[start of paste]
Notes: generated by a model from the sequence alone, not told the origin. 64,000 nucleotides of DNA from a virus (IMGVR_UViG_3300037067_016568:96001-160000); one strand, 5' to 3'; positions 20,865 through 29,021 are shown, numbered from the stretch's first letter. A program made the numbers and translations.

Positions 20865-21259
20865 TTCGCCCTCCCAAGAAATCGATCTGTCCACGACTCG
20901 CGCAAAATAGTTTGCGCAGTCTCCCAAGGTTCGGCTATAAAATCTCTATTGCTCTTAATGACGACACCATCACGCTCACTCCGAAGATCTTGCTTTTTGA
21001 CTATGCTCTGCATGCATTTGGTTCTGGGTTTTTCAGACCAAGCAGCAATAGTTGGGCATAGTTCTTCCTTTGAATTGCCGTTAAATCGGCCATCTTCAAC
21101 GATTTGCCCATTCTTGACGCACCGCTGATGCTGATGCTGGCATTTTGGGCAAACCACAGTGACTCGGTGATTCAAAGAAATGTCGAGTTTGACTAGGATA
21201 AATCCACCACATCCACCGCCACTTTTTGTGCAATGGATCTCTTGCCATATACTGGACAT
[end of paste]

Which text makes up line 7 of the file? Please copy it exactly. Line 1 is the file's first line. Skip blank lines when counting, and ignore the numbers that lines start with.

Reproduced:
21201 AATCCACCACATCCACCGCCACTTTTTGTGCAATGGATCTCTTGCCATATACTGGACAT